July 25, 2021
17th Sunday of Ordinary Time, Year B
With this seventeenth Sunday, the Gospel of Mark is interrupted, giving way to the Gospel of John.
In the passage following the one read last Sunday, Mark tells the miracle of the multiplication of the loaves and fishes (Mk 6:34-44); today’s Liturgy presents this same miracle, but it is reported in the fourth Gospel, of which, in the coming Sundays, we will listen to the entire sixth chapter, a lengthy reflection by Jesus on the theme of the bread of life.
In today’s passage we can distinguish two parts: there is the miracle of the multiplication of loaves and fishes, which, however, does not occupy most of the space. A great deal of space is given to the dialogue between Jesus and Philip, an important dialogue, because in it Jesus offers the framework of what He is about to do, the meaning of His gesture.
So, immediately, we understand that it will be important not just to eat this bread: it will be important to understand what you are eating, to understand where this bread comes from, and the life it fosters.
The first element of the framework is given by the Easter Feast.
The feast is explicitly mentioned in verse four, but is the background to the whole passage: the gestures of Jesus clearly refer to the figure of Moses and the forty years of Israel in the desert.
As Moses climbs the mountain and gives Israel the Law which it is to live by, so Jesus also goes up the mountain, sits down (Jn 6:3) and gives the crowd a nourishment for life.
As in the time of the Exodus, here too there is a crowd on the way; and as then, the question of bread also arises: without bread you do not travel and you do not live.
The question of bread that accompanied the entire journey in the desert, from Egypt to entering the land of freedom is: can God feed His people? And how can He do it, in such an inhospitable land?
Also in today’s passage there is a question, one that Jesus puts to Philip: and it is a fundamental question. In fact, Jesus asks Philip where does this bread, capable of feeding so many people, come from? (Jn 6: 5).
“From where” is an adverb that John often uses: and when he uses it, he usually always indicates a different origin from what might appear at first sight. “From where” always indicates the origin of Jesus himself, that is, the Father.
This adverb, for example, we find in chapter 2, when the headwaiter at Cana does not know where the wine comes from; in chapter 3, when Jesus speaks to Nicodemus about the Holy Spirit, the breath of life, Who you do not know from where He comes and where He is going. Then in chapter 4, when the Samaritan woman asks Jesus from where He gets the living water.
In the clash between Jesus and the leaders of the people, many times they wonder from where Jesus comes; if they ask Him, or better, they think they know it (Jn 7:27).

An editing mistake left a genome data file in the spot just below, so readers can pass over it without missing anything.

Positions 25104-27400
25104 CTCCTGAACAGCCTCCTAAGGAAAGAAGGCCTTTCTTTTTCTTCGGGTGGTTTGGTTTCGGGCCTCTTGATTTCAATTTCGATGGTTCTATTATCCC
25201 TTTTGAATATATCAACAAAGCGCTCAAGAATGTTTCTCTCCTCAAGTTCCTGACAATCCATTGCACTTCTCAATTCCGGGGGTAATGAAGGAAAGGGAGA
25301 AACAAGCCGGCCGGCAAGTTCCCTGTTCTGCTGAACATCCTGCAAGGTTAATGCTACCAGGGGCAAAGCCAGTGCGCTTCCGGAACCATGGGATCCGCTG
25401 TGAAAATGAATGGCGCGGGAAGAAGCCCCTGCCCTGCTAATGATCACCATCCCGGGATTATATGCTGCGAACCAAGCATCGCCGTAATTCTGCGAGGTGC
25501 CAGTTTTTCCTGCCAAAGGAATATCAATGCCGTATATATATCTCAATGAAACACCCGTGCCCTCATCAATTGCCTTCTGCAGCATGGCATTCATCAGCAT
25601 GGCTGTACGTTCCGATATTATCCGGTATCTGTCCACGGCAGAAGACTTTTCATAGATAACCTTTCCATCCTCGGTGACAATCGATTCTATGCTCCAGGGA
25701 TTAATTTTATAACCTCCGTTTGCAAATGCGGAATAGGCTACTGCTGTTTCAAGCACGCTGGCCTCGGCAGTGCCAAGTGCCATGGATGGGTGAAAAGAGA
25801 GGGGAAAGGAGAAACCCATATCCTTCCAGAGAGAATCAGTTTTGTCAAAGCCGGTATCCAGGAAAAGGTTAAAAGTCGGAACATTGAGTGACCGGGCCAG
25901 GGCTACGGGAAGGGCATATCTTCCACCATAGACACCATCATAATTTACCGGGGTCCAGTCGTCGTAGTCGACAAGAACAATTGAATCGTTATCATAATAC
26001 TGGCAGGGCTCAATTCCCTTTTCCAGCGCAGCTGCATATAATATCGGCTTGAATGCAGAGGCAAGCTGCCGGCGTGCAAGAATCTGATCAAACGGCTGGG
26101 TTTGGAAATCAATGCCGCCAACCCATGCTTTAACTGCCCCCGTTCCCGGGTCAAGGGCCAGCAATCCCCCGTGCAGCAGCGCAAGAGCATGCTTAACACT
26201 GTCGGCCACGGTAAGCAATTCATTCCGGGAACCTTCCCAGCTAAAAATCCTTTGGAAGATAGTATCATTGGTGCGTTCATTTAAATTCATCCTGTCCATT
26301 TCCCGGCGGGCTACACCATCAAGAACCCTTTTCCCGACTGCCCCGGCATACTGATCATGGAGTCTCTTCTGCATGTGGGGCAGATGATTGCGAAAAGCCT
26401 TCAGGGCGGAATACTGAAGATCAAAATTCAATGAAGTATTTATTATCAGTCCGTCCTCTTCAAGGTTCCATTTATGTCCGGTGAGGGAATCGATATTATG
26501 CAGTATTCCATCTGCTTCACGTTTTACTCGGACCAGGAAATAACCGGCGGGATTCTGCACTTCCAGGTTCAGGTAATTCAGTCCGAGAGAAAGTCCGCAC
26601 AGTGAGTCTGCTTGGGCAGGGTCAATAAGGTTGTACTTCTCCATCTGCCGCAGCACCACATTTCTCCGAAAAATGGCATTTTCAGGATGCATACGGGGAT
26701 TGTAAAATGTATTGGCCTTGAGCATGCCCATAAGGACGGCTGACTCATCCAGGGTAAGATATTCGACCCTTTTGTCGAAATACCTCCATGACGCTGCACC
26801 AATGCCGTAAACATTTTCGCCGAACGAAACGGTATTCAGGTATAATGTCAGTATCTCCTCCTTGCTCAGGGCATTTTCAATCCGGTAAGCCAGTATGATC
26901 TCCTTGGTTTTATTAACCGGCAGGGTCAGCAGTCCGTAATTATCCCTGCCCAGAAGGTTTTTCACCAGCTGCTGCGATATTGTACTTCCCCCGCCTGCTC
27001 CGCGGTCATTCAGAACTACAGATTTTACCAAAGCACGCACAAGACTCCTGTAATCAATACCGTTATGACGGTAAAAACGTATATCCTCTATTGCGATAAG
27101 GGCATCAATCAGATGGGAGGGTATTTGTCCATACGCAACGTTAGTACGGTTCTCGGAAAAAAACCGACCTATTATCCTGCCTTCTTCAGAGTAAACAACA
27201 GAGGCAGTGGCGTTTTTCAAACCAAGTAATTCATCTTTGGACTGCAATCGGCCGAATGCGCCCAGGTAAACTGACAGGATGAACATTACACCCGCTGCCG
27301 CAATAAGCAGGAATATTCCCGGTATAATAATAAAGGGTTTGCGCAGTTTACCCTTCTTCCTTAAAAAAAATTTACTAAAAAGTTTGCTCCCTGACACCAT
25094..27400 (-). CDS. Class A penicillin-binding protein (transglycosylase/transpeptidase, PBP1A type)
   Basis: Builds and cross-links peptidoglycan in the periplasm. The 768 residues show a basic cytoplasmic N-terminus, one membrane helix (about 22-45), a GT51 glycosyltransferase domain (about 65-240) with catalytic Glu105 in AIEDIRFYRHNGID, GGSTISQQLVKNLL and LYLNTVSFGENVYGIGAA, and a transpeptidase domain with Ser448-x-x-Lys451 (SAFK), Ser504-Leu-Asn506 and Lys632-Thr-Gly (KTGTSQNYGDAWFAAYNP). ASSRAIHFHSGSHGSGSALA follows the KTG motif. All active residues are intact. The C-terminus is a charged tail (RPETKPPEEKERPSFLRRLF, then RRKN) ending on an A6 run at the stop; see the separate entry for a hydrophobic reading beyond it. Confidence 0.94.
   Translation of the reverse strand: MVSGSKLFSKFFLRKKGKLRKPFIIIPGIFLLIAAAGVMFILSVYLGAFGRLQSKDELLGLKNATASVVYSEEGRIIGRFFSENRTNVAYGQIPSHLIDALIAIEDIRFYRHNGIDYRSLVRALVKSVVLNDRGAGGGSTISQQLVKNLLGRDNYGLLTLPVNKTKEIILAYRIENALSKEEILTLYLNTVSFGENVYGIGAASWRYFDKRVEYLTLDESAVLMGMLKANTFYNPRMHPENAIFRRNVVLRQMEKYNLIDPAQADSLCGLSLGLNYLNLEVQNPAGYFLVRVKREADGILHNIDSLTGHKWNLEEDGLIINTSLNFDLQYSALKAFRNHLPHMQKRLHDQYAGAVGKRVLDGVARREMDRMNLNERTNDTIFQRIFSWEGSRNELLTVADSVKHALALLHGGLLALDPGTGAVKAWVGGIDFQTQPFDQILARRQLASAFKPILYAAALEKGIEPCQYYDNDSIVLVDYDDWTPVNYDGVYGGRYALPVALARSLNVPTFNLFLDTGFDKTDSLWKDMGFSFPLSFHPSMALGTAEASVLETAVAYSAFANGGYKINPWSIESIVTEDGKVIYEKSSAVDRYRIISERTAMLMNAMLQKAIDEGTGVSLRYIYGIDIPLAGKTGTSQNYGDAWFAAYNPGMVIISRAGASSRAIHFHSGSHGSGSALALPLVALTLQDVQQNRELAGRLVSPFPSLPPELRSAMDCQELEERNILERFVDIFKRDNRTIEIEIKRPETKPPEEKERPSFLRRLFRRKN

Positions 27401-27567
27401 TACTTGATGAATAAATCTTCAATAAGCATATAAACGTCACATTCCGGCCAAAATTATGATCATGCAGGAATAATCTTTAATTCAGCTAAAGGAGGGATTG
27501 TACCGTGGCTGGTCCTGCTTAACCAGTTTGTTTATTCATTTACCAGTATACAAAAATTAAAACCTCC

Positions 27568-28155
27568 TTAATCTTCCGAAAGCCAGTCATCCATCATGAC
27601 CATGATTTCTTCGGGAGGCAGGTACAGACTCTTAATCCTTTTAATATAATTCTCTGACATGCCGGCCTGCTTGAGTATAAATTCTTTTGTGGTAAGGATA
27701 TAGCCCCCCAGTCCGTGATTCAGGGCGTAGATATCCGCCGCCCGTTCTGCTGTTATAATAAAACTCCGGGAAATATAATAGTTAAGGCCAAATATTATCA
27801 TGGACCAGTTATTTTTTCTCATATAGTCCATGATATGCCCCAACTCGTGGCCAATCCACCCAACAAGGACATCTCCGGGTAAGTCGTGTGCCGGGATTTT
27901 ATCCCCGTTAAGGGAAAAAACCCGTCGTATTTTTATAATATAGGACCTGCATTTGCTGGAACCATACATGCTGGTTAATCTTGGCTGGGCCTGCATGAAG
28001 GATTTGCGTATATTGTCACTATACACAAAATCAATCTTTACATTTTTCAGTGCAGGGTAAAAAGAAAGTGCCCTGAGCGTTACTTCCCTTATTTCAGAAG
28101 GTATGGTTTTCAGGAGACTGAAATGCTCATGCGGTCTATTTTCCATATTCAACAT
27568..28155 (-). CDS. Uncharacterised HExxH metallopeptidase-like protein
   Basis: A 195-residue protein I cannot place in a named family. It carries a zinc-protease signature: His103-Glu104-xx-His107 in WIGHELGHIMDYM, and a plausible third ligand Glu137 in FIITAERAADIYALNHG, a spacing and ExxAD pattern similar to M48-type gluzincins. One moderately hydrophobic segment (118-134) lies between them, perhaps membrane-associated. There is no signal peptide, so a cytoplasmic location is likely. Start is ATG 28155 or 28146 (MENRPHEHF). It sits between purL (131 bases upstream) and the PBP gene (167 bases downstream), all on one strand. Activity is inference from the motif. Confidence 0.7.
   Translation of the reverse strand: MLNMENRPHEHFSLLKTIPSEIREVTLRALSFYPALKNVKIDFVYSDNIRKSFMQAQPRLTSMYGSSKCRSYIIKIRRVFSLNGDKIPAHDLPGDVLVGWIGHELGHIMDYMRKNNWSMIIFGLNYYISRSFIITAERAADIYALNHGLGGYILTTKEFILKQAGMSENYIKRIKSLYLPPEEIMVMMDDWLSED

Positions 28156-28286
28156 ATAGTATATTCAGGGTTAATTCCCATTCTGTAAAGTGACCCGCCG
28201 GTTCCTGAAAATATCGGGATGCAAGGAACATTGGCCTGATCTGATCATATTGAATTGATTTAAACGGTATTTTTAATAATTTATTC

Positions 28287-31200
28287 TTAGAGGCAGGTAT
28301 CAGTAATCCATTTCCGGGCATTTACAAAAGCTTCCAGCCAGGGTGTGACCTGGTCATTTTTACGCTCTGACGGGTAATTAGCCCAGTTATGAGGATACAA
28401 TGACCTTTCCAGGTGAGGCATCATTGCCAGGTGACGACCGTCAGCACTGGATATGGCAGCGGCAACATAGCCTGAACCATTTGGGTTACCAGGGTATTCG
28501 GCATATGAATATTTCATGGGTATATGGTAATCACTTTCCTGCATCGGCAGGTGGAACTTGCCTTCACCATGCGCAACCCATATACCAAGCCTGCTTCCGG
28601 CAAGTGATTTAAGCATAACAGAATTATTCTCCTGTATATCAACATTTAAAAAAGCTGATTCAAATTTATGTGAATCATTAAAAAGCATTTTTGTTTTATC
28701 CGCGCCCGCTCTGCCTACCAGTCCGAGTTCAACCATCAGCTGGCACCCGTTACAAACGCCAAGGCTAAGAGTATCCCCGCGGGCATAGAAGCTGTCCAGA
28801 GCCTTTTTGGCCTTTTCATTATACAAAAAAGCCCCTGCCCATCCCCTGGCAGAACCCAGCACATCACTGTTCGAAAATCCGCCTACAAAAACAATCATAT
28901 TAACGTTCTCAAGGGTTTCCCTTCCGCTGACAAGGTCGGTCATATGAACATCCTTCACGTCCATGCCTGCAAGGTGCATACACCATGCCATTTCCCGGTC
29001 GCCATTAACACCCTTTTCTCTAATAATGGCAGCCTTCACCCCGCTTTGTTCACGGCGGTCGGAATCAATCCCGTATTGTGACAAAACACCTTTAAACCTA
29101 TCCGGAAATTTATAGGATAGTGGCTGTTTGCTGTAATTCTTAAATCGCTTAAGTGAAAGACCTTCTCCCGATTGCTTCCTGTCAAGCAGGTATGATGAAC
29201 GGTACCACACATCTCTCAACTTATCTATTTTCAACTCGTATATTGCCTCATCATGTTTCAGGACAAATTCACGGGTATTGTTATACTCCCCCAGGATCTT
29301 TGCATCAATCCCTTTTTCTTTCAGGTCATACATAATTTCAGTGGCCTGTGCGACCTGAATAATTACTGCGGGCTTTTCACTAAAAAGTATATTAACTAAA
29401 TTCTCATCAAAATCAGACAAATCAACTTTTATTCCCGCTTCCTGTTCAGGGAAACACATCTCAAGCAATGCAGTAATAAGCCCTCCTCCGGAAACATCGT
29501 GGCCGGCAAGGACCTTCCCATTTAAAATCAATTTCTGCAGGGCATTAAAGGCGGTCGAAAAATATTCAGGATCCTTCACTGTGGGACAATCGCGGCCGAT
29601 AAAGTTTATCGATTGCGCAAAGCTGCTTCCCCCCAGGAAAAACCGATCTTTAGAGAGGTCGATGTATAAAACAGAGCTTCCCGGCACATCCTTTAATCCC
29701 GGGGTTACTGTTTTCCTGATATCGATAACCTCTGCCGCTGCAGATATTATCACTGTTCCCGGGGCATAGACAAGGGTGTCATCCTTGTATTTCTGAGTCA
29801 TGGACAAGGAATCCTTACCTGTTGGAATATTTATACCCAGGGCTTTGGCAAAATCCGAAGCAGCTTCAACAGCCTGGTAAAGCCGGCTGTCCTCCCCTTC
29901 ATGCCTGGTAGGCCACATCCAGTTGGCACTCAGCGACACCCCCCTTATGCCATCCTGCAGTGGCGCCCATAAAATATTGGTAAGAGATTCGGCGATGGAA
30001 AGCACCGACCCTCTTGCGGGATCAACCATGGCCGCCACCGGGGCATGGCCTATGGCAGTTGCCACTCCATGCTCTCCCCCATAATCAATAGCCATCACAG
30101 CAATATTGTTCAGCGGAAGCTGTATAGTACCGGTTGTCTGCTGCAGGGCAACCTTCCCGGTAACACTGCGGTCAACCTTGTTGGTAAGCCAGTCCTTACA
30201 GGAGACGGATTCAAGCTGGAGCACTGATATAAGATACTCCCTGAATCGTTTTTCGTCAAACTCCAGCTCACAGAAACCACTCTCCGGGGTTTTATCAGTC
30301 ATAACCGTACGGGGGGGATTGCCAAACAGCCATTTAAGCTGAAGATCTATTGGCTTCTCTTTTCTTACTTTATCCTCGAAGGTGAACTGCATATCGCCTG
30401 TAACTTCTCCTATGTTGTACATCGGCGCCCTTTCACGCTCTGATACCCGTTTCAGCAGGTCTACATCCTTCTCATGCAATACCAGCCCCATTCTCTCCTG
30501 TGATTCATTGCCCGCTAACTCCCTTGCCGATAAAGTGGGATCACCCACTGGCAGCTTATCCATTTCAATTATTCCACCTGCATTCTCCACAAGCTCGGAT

The headwaiter of Cana, Nicodemus, and the Samaritan woman, are united by “not knowing”: none of them knows where the gift that now is before them comes from; this is because man does not know where life comes from, does not possess it, has not created it and cannot give it to himself.
These are just the moments when Jesus reveals Himself, He reveals Himself as the One who comes from the Father and brings the life of the Father.
Whereas man thinks he knows, it is precisely then that he closes himself to the gift, like the leaders of the people, who already know everything and have nothing more to receive.
In today’s Gospel, it is Philip who “does not know” from where to get bread. One thing only he knows, a fundamental thing: he knows that what he has is not enough to buy it (Jn 6:7).
We could say that Philip knows that you don’t buy this bread, it is not possible to buy with money.
The bread that Jesus is about to give, which comes from the Father, cannot be bought but received, and in order to have it we must enter into a vision of gratuity and gift.
But for this to happen, so that the way to gift can re-open in the path of men, two things are necessary.
First of all, a child (Jn 6:9) is necessary who makes the little he has with him available, the little that is his life: the gift comes from God, it is true, but it cannot reach us except in what we are and have. It is the logic of the Incarnation.
And then it is necessary that this “little” passes into the hands of Jesus: hands that do not stretch out to take and possess, hands that do not keep.
If the gesture of Adam and Eve was to reach out to take, by contrast the gesture of Jesus is the gesture of the one who takes to give.
The difference lies entirely in the word Eucharist, thanksgiving: Jesus thus takes life as a gift to be thanked and shared with the brethren.
This is why His bread is enough for everyone and can nourish everyone, with abundance.